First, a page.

Lab 9 - Descending Pathways to the Spinal Cord

The Tectospinal Pathway

The Tectospinal PathwayThe fibers of the tectospinal tract arise from the deep layers of the superior colliculus, sweep anteromedially around the periaqueductal gray and oculomotor nuclei, decussate and descend as the tectospinal tract. The superior colliculus receives input from the retina (optic tract), diffuse areas of the cerebral cortex, basal ganglia, inferior colliculus, spinal cord and reticular formation. A major component of the tectospinal tract is involved in postural reflexes to visual and acoustic stimuli. The direct tectospinal tract is relatively small in humans.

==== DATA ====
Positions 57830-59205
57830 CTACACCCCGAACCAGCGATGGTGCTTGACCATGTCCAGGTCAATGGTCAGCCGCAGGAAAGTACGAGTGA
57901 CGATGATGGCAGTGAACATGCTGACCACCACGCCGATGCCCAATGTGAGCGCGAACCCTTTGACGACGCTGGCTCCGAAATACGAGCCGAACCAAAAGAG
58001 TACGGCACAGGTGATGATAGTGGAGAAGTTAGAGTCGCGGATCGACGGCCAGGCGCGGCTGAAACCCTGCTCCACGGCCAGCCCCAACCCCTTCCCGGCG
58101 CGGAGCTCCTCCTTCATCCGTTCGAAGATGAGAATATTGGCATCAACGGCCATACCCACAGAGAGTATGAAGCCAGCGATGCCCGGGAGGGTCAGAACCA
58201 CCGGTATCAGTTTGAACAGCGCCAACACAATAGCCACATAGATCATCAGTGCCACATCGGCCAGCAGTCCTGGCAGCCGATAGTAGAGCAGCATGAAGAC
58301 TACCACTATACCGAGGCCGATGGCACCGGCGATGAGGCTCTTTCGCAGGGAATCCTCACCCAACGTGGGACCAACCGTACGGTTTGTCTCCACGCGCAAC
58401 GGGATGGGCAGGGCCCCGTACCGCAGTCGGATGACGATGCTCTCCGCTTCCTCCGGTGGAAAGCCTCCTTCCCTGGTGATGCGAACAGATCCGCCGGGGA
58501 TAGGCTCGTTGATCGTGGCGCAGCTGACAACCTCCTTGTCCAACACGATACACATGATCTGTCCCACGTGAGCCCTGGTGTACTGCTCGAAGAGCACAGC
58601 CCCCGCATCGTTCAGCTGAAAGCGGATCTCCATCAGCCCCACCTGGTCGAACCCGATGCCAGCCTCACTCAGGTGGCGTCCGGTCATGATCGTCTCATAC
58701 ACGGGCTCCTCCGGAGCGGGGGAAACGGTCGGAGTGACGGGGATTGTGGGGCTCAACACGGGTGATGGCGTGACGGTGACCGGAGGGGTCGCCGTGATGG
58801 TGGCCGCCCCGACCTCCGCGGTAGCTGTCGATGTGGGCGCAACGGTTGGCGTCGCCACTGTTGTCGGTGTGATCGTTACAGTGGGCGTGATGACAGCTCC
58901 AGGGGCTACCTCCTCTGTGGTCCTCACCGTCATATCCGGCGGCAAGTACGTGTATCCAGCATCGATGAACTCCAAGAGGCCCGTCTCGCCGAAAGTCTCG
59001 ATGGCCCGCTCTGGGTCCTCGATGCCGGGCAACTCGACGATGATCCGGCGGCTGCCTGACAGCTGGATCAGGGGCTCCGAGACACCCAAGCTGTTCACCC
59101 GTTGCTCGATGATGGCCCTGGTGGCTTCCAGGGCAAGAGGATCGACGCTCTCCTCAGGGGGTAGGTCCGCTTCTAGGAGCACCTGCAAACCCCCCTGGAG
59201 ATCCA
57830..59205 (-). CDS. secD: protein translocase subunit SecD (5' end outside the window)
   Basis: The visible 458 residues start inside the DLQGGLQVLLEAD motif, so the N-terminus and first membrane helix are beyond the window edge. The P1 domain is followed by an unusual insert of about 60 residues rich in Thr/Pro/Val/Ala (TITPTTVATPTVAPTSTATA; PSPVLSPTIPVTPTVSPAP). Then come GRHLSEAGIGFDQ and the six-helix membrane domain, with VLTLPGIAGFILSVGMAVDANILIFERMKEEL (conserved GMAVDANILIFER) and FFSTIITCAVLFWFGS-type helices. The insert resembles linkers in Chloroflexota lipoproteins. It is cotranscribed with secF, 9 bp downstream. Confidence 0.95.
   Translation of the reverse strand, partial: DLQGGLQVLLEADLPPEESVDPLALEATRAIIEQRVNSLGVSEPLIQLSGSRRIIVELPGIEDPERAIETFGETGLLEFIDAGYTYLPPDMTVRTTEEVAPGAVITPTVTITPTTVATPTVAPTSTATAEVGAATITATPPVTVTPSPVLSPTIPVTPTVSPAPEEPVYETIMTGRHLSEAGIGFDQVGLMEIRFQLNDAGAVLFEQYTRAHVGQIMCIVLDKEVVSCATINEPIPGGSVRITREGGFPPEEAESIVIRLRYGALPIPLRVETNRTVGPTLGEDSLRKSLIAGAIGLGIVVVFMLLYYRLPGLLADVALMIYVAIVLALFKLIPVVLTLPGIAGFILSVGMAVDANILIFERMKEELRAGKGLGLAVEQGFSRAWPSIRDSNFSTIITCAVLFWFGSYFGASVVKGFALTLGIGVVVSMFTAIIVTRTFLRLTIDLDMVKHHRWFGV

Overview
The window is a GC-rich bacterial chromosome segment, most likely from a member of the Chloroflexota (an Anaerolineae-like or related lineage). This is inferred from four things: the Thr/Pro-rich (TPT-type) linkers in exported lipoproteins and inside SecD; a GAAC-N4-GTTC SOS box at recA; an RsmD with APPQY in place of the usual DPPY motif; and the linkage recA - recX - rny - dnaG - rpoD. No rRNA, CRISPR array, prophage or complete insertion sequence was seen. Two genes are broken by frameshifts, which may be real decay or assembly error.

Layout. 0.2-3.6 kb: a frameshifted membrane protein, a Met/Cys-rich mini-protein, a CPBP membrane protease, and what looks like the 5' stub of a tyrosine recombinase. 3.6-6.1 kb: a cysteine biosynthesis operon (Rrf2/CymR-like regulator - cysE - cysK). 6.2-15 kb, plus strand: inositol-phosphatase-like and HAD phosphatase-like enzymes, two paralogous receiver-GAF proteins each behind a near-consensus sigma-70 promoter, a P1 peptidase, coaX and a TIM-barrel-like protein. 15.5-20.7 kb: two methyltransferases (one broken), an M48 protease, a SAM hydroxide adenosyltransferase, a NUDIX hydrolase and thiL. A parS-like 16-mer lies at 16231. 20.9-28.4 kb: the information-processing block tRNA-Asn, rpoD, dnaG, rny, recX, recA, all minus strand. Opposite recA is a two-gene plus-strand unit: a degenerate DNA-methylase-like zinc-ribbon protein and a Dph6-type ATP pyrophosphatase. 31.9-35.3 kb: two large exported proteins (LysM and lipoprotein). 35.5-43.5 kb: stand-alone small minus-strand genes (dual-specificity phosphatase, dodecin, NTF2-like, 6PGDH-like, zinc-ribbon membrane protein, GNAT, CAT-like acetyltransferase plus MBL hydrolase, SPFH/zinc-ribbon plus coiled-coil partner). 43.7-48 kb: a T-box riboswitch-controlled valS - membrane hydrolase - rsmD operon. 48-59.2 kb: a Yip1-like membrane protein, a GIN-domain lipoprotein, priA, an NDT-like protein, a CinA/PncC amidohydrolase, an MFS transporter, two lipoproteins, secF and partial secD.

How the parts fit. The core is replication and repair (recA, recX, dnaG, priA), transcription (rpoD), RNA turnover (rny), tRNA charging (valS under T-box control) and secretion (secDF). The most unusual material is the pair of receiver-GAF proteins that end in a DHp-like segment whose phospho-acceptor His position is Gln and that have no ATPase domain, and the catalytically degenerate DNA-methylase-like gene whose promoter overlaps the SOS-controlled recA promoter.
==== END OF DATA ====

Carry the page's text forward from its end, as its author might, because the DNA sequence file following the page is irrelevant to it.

The fibers (crossed) of the tectospinal tract are located along the midline, just anterior to the medial longitudinal fasciculus. They remain in close association with the medial longitudinal fasciculus through the brainstem.

The majority of the tectospinal tract fibers terminate in the upper cervical segments. These fibers are believed to play a role in the execution of certain spinal reflexes (e.g., head turning) to visual and auditory stimuli.